The Caribbean Organization of Sickle Cell Associations (COSCA), with the Saint Lucia Sickle Cell Association, the Saint Lucia Medical and Dental Association, and the University of the West Indies Medical School (Cave Hill), will be hosting the eighth Caribbean Sickle Cell Conference in Saint Lucia from October 26 to 28, 2012, at the Bay Gardens Hotel.
In attendance will be medical practitioners, government representatives, sickle cell patients and support personnel from the region and internationally. Speakers will come from Canada, the United States, Jamaica, Martinique, Guadeloupe and Saint Lucia.
Several topics will be discussed, including the prevention of sickle cell disease, research on bone marrow transplant, stroke prevention and management, the socio- economic and policy impact of sickle cell disease (SCD), the Sick Kids Caribbean haematology-oncology outreach programme, Caribbean sickle cell experience, pain management, ethical dilemmas and social issues.
Presentations will include improvements in the care of a child with SCD, challenges in the care of the adult patient with SCD and hydroxeura urea, among others.
Sometimes it seems like all is lost. But while it’s important to understand what sickle cell leads to, it is equally important to appreciate the implications from the aspect of the socio economic and policy impact of SCD.
At the end of the day, it’s a strategy for developing, managing and strengthening processes, the institutions, and communities for better delivery of service and care that matters.
For the ability to leverage greater value and generate efficiencies, one such presentation will make the case from the socio-economic and policy impact for “the allocation of financial and human resource capital, geared towards research and clinical programs for SCD and the challenges towards economic output, academic success and career options for SCD patients.”
This will include “SCD patients medical conditions, that demand special care and frequent use of health services and equipment, and the reason why a heightened state of readiness, throughout the natural life of patients are vital.”
Notwithstanding the risk, a case will be made for “the continual national screening program, including premarital and genetic counseling, aggressive outreach and information dissemination to prohibit the increase of both SCD and other chronic diseases among the population.”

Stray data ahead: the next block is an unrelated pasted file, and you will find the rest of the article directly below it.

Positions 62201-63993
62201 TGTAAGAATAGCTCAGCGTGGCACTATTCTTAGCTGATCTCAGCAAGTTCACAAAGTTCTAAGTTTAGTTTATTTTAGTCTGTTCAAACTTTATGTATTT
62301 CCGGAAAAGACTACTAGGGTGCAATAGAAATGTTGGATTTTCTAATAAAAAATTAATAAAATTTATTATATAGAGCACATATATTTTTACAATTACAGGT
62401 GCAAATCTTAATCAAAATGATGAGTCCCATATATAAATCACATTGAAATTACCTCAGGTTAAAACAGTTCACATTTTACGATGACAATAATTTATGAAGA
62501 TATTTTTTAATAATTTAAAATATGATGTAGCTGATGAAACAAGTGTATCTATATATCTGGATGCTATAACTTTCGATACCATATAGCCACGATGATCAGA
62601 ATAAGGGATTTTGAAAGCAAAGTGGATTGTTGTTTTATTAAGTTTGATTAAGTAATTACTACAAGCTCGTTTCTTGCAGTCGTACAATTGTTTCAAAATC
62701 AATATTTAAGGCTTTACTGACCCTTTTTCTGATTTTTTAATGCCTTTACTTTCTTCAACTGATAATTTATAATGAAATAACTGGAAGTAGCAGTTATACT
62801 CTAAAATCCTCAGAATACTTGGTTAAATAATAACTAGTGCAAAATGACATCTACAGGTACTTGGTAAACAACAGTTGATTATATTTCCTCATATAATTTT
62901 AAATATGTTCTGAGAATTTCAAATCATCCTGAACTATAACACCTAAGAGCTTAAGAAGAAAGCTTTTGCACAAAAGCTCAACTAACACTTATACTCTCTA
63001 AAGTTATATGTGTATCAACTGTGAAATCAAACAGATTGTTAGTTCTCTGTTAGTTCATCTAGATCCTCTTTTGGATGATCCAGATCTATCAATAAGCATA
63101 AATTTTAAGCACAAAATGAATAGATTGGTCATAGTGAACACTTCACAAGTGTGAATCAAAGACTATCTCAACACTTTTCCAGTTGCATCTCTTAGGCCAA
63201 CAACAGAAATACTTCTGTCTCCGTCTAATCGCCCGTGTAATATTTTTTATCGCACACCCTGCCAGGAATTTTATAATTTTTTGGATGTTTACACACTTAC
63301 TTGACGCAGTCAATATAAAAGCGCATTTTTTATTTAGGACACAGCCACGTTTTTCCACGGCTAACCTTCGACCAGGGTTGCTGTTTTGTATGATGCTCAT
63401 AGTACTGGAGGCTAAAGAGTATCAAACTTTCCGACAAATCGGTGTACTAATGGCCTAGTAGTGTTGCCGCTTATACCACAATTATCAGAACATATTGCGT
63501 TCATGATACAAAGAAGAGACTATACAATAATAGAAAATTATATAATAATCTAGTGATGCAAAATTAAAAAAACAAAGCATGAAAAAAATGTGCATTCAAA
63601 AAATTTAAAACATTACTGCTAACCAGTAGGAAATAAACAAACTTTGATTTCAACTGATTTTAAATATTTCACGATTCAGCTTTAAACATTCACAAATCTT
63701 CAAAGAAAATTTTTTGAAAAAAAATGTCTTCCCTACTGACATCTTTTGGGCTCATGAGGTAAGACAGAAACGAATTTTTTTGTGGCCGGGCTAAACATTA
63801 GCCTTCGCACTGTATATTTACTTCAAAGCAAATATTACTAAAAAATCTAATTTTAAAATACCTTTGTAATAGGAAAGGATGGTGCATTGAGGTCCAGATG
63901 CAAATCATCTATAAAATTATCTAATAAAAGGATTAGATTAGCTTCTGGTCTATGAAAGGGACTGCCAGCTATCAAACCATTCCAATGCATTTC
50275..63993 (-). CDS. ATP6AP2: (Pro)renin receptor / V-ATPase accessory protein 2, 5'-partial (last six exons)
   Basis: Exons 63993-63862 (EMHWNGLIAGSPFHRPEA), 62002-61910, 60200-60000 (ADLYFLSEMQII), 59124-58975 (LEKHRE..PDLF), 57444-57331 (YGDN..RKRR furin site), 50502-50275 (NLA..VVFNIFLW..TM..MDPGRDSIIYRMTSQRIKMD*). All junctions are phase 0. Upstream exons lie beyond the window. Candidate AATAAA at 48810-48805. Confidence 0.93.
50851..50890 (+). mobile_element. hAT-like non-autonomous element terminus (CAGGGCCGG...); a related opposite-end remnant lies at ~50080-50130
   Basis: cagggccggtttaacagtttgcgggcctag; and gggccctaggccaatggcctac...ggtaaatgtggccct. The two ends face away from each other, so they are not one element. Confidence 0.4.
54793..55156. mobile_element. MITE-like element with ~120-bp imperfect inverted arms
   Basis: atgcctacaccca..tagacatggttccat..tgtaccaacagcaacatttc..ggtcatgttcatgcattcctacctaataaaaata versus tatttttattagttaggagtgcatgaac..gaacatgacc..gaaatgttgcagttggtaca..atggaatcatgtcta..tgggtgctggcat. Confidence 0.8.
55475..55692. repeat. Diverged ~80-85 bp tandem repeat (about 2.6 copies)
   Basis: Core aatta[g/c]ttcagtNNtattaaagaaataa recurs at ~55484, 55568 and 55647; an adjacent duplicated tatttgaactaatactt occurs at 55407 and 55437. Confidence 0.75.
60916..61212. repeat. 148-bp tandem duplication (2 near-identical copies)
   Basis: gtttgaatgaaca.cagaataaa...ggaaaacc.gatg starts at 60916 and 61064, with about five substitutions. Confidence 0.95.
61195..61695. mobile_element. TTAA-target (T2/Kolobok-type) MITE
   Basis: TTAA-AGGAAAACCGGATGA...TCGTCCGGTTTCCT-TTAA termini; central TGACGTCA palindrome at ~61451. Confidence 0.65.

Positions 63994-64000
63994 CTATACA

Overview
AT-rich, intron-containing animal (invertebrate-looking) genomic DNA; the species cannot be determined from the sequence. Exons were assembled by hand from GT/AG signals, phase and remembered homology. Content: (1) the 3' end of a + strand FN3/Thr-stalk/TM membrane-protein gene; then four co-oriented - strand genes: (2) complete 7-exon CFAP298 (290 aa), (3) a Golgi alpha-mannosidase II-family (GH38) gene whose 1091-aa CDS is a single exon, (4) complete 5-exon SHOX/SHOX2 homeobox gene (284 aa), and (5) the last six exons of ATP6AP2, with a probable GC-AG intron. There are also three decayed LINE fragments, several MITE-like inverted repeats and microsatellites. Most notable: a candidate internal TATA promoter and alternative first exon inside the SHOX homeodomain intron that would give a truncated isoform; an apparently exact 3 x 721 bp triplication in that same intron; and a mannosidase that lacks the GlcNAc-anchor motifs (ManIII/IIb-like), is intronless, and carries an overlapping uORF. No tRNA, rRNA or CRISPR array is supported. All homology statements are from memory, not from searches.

It’s no secret that patients now have a considerable longer life expectancy. As such, there is a growing need for medical and life insurance for SCD patients, and employment opportunities through entrepreneurship to encourage participation and contribution to the economic mix.
In the case of Saint Lucia, arguments will be framed for universal health care (UHC) to pilot incentives to health care providers to help lower delivery cost and take part in the global structure to help solve humanity’s chronic neglected diseases and, by the same token, there is need to lobby policy and decision makers for a social safety net via the implementation of an exemption policy for patients and families with SCD and other chronic diseases.
These targeted exemptions would serve best on pharmaceuticals, medical supplies, personal care supplies and equipment, medical clothing, educational supplies and nutrition aid for newborns and mothers. And, in view of the fact that SCD causes frequent “sickle cell crisis” that requires frequent medical consultation, now is the time for policy- and decision-makers to show true compassion and socio economic social justice buoyancy, that will positively impact the lives of SCD patients, their families and the general public.
There are various models and different perspectives but the opportunity exists now at the eight Caribbean Sickle Cell Conference for the policy- and decision-makers to act with purpose and make a commitment to free SCD patients and their families from their pain and hardship.
The conference is expected to live up to its usual high value components and powerful, well-connected personalities.
Congratulations to the Sickle Cell Association of Saint Lucia, their contributors, supporters, and volunteers, through the leadership of a splendid humanitarian in the person of Paula Calderon, on the celebration of their 25th anniversary of dedication, sacrifice and service above self to mankind.